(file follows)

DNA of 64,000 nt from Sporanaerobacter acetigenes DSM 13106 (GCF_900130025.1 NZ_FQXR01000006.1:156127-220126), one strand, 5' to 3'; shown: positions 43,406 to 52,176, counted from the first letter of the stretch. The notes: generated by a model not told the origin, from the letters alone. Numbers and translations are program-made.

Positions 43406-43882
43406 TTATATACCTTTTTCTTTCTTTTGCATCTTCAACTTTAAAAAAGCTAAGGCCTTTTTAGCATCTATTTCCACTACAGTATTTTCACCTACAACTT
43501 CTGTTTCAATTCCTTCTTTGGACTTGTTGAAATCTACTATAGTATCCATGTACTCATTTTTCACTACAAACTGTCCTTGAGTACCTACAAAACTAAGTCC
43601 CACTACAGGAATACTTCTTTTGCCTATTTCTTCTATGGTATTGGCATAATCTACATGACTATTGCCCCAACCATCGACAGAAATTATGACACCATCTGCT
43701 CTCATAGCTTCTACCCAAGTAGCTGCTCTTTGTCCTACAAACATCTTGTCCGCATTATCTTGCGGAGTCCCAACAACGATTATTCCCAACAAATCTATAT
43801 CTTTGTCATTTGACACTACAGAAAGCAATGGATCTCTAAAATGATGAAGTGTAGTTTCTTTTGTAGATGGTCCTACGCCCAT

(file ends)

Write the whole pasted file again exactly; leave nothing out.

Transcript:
DNA of 64,000 nt from Sporanaerobacter acetigenes DSM 13106 (GCF_900130025.1 NZ_FQXR01000006.1:156127-220126), one strand, 5' to 3'; shown: positions 43,406 to 52,176, counted from the first letter of the stretch. The notes: generated by a model not told the origin, from the letters alone. Numbers and translations are program-made.

Positions 43406-43882
43406 TTATATACCTTTTTCTTTCTTTTGCATCTTCAACTTTAAAAAAGCTAAGGCCTTTTTAGCATCTATTTCCACTACAGTATTTTCACCTACAACTT
43501 CTGTTTCAATTCCTTCTTTGGACTTGTTGAAATCTACTATAGTATCCATGTACTCATTTTTCACTACAAACTGTCCTTGAGTACCTACAAAACTAAGTCC
43601 CACTACAGGAATACTTCTTTTGCCTATTTCTTCTATGGTATTGGCATAATCTACATGACTATTGCCCCAACCATCGACAGAAATTATGACACCATCTGCT
43701 CTCATAGCTTCTACCCAAGTAGCTGCTCTTTGTCCTACAAACATCTTGTCCGCATTATCTTGCGGAGTCCCAACAACGATTATTCCCAACAAATCTATAT
43801 CTTTGTCATTTGACACTACAGAAAGCAATGGATCTCTAAAATGATGAAGTGTAGTTTCTTTTGTAGATGGTCCTACGCCCAT